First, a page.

Warning signs of identity theft and 5 tips to help protect yourself
July 18, 2022
Identity theft occurs when someone uses your personal identifying information and pretends to be you in order to commit fraud or to gain other financial benefits.
Your personal identifying information could include your full name, home address, email address, online login and passwords, driver’s license number, passport number, or bank number. Once thieves access this information, they may use it to commit identity theft or sell it on the dark web.
What is identity theft?
Whether an identity thief overhears you reading out your credit card number on the phone, buys your information on the dark web after it has been exposed in a data breach, or steals your information some other way, there are a lot of ways to access your personal details. Using that information is the next phase in the identity-theft process.
Here are some examples of what identity thieves might do with your sensitive personal information.
- Make unauthorised purchases using your existing credit and debit cards.
- Get access to your bank account
- Subscribe to paid services like streaming pages or premium dating portals under your name and with your payment information
- Open up a mobile phone contract with your information
Norton Identity Advisor Plus:
Help with identity theft starts here.
How does Identity Theft work?
Data gathered by Finanso.se, revealed that 56% of Europeans have experienced at least one type of fraud in the last two years. One third of them were victims of identity theft, which is quite a lot. But how exactly does ID theft work?
Identity thieves may access your personal information in different ways, namely:
- Wi-Fi hacking
- Phone scams
- Data breaches
Five tips to help protect against identity theft
There is good news, though. You can reduce the odds that you'll be a target of identity theft. It just requires taking caution and looking for signs of trouble.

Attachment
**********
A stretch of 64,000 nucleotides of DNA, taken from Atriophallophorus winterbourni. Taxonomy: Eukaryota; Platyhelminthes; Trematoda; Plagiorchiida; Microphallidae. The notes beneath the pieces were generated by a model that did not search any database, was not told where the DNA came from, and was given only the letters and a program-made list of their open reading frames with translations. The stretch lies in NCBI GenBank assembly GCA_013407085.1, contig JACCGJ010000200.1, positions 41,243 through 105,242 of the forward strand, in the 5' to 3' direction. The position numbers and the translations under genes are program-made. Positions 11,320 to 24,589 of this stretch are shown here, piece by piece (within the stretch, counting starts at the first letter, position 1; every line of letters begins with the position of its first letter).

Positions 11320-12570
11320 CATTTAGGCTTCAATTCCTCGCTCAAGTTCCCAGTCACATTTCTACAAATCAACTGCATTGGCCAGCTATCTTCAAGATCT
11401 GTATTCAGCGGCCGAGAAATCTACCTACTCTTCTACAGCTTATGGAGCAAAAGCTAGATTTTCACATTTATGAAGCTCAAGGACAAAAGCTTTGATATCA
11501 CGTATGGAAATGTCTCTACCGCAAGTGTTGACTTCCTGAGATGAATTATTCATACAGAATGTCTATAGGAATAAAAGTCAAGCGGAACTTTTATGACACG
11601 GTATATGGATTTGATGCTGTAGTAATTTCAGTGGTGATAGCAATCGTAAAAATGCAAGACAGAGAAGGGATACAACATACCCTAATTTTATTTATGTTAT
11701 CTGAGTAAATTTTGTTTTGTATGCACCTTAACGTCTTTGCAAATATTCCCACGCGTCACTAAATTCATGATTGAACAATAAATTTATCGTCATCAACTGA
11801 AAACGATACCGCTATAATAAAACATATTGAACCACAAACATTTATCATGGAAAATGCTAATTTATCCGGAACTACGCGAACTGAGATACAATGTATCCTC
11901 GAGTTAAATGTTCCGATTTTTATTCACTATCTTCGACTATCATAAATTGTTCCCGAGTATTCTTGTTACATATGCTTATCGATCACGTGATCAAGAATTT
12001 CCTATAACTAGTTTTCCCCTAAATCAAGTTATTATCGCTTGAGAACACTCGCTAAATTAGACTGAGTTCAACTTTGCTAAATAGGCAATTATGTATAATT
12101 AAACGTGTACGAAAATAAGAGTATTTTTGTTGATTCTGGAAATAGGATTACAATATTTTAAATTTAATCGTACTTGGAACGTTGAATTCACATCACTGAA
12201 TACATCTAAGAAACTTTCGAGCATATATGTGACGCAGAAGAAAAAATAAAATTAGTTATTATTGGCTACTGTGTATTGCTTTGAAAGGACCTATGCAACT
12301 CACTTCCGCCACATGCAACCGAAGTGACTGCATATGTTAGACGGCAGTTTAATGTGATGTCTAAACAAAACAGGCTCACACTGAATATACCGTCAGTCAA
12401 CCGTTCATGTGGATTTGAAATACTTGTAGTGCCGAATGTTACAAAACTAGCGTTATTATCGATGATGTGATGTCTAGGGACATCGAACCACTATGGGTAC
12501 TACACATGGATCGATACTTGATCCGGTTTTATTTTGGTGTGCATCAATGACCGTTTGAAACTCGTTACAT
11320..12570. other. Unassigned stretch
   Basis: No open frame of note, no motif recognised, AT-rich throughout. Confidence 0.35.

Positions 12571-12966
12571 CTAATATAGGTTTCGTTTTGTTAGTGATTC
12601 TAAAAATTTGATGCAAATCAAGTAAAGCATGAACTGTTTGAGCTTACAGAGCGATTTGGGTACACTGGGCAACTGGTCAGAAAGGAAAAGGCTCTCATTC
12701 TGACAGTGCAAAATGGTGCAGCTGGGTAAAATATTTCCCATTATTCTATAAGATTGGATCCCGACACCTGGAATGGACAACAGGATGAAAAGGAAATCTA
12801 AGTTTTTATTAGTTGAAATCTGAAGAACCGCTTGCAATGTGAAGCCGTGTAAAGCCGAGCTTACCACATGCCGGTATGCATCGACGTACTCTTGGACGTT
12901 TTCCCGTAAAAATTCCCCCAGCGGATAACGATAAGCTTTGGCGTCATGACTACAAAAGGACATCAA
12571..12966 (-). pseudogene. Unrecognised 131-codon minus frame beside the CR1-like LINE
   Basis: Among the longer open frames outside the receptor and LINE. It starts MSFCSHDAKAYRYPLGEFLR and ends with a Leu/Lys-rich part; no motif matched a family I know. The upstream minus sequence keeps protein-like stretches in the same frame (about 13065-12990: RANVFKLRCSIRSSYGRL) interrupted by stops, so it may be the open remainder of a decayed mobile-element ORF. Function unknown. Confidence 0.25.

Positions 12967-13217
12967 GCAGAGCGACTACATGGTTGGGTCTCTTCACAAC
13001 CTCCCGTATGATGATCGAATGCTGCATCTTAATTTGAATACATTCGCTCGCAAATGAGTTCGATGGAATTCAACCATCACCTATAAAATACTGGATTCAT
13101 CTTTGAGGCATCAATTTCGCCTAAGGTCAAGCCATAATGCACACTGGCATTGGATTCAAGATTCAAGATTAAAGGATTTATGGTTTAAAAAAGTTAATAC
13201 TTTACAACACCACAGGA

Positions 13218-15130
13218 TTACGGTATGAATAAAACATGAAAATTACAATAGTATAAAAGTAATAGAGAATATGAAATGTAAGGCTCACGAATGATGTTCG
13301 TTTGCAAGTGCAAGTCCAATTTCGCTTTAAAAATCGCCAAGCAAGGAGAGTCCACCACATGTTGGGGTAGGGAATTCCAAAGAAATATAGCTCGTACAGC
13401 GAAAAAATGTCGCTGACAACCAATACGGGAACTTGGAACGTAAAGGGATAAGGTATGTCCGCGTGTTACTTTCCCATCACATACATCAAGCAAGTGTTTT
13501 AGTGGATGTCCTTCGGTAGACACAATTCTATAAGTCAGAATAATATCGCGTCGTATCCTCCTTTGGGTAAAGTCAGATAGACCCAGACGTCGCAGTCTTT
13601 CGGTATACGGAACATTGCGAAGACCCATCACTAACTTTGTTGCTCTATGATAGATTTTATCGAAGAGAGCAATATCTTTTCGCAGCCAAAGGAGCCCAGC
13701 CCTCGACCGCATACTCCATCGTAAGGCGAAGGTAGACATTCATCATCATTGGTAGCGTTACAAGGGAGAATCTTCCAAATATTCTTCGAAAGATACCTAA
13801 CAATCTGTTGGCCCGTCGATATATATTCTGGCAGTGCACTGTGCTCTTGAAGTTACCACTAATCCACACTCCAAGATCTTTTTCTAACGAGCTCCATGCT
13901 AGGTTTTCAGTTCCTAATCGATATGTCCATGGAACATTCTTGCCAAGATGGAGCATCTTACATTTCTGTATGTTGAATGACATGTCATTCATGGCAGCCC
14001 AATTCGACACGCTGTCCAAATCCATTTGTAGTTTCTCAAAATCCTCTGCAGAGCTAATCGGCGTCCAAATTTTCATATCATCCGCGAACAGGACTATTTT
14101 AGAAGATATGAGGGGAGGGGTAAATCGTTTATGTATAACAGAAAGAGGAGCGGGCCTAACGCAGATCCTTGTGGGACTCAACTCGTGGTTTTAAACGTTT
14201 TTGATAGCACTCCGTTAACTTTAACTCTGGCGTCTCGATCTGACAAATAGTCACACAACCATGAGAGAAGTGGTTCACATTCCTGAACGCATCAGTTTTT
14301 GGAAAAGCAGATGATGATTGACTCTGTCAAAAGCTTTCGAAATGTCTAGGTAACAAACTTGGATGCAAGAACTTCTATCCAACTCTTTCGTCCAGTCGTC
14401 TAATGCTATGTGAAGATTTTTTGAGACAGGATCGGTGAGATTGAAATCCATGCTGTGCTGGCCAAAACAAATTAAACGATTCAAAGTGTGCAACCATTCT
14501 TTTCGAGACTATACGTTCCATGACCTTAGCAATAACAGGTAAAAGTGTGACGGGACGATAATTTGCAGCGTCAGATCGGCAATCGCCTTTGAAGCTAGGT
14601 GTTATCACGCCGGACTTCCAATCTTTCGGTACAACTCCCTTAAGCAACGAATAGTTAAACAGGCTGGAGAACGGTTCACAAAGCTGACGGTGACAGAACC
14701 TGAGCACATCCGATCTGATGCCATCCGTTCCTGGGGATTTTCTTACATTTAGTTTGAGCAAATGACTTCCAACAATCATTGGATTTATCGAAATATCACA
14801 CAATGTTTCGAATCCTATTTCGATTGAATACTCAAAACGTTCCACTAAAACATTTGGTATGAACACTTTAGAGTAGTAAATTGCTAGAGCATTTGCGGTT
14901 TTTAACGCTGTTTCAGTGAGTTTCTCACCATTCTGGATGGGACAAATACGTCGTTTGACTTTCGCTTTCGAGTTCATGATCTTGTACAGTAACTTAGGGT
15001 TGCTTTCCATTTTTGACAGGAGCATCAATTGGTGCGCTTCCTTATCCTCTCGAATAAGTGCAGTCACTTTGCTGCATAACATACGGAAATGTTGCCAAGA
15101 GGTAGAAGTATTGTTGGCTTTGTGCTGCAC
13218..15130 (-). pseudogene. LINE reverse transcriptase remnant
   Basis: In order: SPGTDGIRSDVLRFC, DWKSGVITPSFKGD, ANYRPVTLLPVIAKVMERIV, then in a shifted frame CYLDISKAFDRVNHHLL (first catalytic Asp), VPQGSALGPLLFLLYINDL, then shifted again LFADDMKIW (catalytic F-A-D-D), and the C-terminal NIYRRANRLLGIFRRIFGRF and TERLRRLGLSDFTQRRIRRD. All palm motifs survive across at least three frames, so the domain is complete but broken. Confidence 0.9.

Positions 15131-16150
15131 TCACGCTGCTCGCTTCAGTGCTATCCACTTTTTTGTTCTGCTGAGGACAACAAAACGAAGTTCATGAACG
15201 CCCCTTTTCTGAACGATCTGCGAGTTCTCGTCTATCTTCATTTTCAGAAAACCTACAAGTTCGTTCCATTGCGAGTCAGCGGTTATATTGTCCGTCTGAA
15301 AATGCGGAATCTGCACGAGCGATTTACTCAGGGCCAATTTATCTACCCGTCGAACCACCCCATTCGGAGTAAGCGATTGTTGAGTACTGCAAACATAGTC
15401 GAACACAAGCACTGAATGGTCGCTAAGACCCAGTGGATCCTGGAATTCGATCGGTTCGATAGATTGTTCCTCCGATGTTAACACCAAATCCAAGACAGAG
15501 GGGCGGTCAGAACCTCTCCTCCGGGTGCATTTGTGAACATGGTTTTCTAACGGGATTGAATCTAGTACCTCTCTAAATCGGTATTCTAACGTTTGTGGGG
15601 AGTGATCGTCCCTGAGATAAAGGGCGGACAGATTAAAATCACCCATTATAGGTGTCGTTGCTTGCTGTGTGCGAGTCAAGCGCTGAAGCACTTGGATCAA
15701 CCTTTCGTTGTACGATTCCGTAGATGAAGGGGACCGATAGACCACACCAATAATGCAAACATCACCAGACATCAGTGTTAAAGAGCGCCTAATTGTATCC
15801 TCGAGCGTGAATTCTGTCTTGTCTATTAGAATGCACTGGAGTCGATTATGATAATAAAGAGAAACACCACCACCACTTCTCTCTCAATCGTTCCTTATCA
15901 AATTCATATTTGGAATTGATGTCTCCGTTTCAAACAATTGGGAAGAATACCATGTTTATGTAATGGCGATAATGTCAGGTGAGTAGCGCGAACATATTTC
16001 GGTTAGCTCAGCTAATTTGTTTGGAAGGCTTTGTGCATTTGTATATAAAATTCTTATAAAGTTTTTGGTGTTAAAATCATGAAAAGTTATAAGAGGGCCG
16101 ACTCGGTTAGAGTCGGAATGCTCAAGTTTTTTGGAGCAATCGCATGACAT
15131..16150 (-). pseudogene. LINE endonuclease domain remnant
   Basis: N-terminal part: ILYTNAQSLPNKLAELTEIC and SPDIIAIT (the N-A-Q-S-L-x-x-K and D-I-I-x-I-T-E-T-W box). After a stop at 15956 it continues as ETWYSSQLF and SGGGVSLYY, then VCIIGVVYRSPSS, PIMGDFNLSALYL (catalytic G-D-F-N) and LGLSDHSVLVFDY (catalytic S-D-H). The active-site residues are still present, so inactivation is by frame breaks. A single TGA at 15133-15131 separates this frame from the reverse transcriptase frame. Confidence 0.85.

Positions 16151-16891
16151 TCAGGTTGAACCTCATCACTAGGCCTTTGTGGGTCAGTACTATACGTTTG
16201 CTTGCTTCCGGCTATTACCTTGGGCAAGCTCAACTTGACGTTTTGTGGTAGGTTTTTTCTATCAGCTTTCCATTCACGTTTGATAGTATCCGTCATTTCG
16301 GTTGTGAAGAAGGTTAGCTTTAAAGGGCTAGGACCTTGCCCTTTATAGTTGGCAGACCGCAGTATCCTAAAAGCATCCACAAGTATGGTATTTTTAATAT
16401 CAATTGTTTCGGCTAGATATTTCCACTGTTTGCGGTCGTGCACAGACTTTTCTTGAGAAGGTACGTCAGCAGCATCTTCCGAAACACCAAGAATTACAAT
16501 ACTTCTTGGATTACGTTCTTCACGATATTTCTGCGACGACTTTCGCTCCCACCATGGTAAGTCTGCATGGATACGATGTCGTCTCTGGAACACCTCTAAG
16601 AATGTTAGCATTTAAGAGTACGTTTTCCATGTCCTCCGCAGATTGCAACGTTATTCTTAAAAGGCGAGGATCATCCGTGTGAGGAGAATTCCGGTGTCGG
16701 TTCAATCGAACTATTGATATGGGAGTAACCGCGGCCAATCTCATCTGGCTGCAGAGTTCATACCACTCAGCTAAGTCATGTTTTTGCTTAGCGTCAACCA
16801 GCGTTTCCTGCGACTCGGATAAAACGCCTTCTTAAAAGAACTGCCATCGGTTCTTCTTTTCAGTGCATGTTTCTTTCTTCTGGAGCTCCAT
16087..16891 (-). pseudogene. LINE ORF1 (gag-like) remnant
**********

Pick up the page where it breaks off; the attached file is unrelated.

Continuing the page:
Here are 5 easy tips you can follow today to turn yourself into a more challenging target for identity thieves in 2022.
1. Get a product like Norton Identity Advisor Plus
Norton Identity Advisor Plus which has Dark Web Monitoring, Social Media Monitoring, and Identity Restoration Support to help with Identity theft. In case of Identity theft, your Identity Restoration Specialist will help guide you through the restoration process from start to finish.
2. Regularly check your online bank and credit card accounts
When cybercriminals steal your identity, they often use the information to break into your online bank and credit card accounts – after all they probably paid up to 40€ for the login. It’s important, then, to regularly check these accounts for suspicious purchases.
Spot a charge you don’t recognize or a transfer you didn’t authorize? That could be a sign that a criminal has accessed your accounts. If you notice something suspicious, call your bank or credit card provider immediately. If you act quickly, you can close your accounts and receive new log-in credentials before any more damage is done.
3. Watch out for phishing attempts
Phishing, in which a scammer tries to trick you into giving up personal information, is one of the most common ways to fall victim to identity theft.
In a phishing attempt, you’ll usually receive an email message or text that looks like it has been sent by a bank, streaming service, credit card provider or other organization. The message might state that you need to click on a link to avoid having your account closed or to verify a recent purchase.